MHV68 viral assays

Limiting dilution assays for frequency of latent were performed as previously described [23],[24]. To determine the frequency of cells harboring latent viral genomes, single-copy-sensitive nested PCR was performed. Frozen samples were thawed, washed in isotonic buffer, counted, and plated in three-fold serial dilutions in a background of 104 NIH 3T12 cells in 96 well plates. Cells were lysed by protease K digestion for six hours at 56°C. Two rounds of nested PCR were performed per sample with twelve samples per dilution, and the products were resolved on 2% agarose gels. In order to measure the frequency of reactivating splenocytes, bulk splenocytes were resuspended in cMEM and plated in serial two-fold dilutions on mouse embryonic fibroblast (MEF) monolayers in 96-well tissue culture plates. Parallel samples of mechanically disrupted cells were plated to detect preformed infectious virus. Wells were scored for cytopathic effect 14 to 21 days post-explant.

In vivo cytokine capture assay

The Mouse IL-10 In Vivo Capture Assay Set (BD Biosciences) was used to detect IL-10 in vivo during infections. On day 14–15 p.i., parallel groups of five mice were injected with 10 µg of biotinylated rat anti-mouse IL-10 antibody in 200 µl of sterile PBS. Mice were bled on day 15–16 p.i. and serum collected. Samples were prepared and assayed by ELISA as per protocol. The limit of detection of this assay is 31.3 pg IL-10/mL of serum.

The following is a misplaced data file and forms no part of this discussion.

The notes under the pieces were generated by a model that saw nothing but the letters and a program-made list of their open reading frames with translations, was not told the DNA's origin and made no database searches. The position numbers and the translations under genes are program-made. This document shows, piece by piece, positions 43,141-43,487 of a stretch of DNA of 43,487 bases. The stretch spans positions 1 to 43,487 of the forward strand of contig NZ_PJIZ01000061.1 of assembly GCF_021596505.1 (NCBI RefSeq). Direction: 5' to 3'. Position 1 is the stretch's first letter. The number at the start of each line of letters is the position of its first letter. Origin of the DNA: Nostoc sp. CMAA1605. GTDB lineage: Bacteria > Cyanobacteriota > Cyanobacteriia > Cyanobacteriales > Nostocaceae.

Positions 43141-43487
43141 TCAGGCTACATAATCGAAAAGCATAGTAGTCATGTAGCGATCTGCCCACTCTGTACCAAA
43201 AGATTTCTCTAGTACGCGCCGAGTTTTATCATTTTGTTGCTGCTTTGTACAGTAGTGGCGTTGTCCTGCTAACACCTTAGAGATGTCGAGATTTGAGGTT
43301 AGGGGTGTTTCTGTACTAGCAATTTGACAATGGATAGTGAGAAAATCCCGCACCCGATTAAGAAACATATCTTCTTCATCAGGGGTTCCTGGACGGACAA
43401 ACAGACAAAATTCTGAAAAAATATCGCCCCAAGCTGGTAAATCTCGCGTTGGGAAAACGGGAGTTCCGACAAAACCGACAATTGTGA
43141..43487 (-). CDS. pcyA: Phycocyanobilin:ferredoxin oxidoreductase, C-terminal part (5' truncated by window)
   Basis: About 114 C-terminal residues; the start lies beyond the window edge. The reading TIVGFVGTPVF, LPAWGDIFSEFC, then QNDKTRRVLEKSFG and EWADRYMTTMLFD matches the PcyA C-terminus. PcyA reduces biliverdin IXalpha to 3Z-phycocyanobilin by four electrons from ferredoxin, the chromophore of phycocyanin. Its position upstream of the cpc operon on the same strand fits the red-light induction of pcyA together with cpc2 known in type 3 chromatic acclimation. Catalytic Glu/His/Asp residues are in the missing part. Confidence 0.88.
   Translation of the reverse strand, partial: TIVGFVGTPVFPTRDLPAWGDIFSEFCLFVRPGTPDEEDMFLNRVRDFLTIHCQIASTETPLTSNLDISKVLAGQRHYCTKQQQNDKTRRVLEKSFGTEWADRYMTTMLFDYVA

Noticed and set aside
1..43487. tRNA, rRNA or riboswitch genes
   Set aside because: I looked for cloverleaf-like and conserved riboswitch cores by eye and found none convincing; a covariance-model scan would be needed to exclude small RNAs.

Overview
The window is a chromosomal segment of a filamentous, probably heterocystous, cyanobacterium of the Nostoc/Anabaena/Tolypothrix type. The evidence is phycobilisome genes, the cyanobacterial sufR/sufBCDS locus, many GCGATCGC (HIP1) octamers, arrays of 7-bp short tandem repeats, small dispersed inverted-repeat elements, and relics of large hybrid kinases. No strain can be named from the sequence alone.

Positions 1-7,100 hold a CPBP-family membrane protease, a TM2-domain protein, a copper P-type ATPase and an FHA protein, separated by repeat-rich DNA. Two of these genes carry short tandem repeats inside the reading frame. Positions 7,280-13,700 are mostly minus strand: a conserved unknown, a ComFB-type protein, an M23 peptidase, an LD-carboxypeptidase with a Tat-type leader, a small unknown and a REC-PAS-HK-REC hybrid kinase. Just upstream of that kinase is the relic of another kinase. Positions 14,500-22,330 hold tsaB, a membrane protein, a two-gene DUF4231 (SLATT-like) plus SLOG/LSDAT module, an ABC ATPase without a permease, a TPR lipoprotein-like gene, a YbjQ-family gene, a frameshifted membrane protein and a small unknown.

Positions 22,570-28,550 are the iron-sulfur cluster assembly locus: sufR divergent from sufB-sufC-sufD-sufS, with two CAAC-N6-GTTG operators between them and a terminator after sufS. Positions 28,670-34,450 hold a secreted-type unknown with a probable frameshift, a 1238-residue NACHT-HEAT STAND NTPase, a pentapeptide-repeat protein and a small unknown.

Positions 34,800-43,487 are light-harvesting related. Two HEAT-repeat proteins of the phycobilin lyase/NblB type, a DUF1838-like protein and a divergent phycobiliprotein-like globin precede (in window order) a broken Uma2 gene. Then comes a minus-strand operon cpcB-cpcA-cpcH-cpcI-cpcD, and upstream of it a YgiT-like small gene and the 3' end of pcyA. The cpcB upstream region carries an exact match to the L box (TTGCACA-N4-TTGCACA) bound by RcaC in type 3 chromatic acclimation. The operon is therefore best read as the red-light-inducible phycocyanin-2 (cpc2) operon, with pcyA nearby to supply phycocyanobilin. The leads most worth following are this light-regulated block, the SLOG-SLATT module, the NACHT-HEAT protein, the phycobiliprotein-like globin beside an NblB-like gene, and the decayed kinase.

Statistical analysis

Data analysis was conducted using GraphPad Prism software. Error bars in all graphs depict standard error of the mean. For limiting-dilution analysis, data was subjected to nonlinear regression analysis with a sigmoidal dose-response algorithm for best-fit. Poisson distribution predicts that the frequency at which 63.2% of wells are positive for an event (PCR or reactivation) is the frequency at which there is at least one event present in the population. Statistical significance of the flow cytometry and ELISA data was determined by two-tailed, unpaired Student's T test with a confidence level of 95%.


We thank Philippa Marrack for the MSCV-IRES-Thy1.1 vector. We thank members of the Speck lab for helpful comments and discussions.

Author Contributions

Conceived and designed the experiments: AS SS. Performed the experiments: AS. Analyzed the data: AS SS. Contributed reagents/materials/analysis tools: JH. Wrote the paper: AS SS. Helped AS in the early stages of designing experiments, provided specific mutants, and provided help with some experiments: JH.